•   Entertainment companies

•   Travel websites

•   Airlines

•   Retail stores

•   Concert promoters

•   Technology companies

•   Car manufacturers

•   Restaurants

The industries range from travel and tourism to consumer goods. But they share a common thread, in terms of how their stocks tend to perform during economic highs and lows.

Cyclical Stock Sectors

The stock market is divided into 11 sectors, each of which represents a variety of industries and sub-industries. Some are cyclical sectors, while others are non-cyclical. The cyclical sectors include:

Consumer Discretionary

The consumer discretionary sector includes stocks that are related to “non-essential” goods and services. So some of the companies you might find in this sector include those in the hospitality or tourism industries, retailers, media companies and apparel companies. This sector is cyclical because consumers tend to spend less in these areas when the economy contracts.

Financials

The financials sector spans companies that are related to financial services in some way. That includes banking, financial advisory services and insurance. Financials can take a hit during an economic downturn if interest rates fall, since that can reduce profits from loans or lines of credit.

Industrials

The industrials sector covers companies that are involved in the production, manufacture or distribution of goods. Construction companies and auto-makers fall into this category and generally do well during periods of growth when consumers spend more on homes or cars.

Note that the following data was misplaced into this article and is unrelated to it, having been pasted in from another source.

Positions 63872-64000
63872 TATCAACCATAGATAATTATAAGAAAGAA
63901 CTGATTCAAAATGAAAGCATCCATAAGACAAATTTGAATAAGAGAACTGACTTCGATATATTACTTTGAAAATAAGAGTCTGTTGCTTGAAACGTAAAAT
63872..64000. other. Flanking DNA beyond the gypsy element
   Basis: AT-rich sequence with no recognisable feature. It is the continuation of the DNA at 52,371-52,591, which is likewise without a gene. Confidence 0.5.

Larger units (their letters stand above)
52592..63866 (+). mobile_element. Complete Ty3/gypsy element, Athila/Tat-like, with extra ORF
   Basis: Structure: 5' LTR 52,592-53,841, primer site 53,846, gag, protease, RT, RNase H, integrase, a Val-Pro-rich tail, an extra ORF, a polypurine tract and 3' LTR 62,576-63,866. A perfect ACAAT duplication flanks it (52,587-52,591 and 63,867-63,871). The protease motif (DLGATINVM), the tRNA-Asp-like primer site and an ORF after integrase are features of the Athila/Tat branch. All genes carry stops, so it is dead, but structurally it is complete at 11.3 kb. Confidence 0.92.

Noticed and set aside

Information Technology

The tech sector is one of the largest cyclical sectors, covering companies that are involved in everything from the development of new technology to the manufacture and sale of computer hardware and software. This sector can decline during economic slowdowns if consumers cut back spending on electronics or tech.

Materials

The materials sector includes industries and companies that are involved in the sourcing, development or distribution of raw materials. That can include things like lumber and chemicals, as well as precious metals. Stocks in this sector can also be referred to as commodities.

Recommended: Commodities Trading Guide for Beginners

Cyclical Investing Strategies

Investing in cyclical stocks or non-cyclical stocks requires some knowledge about how each one works, depending on what’s happening with the economy. While timing the market is virtually impossible, it’s possible to invest cyclically so that one is potentially making gains while minimizing losses as the economy changes.

For investors interested in cyclical investing, it helps to consider things like:

•   Which cyclical and non-cyclical sectors you want to gain exposure to

•   How individual stocks within those sectors tend to perform when the economy is growing or contracting

•   How long you plan to hold on to individual stocks

•   Your risk tolerance and risk capacity (i.e. the amount of risk you’re comfortable with versus the amount of risk you need to take to realize your target returns)

•   Where the economy is, in terms of expansion, peak, contraction, or trough

For example, swing trading is one strategy an investor might employ to try and capitalize on market movements. With swing trading, you’re investing over shorter time periods to reap gains from swings in stock prices. This strategy relies on technical analysis to help identify trends in stock pricing, though you may also choose to consider a company’s fundamentals if you’re interested in investing for the longer term.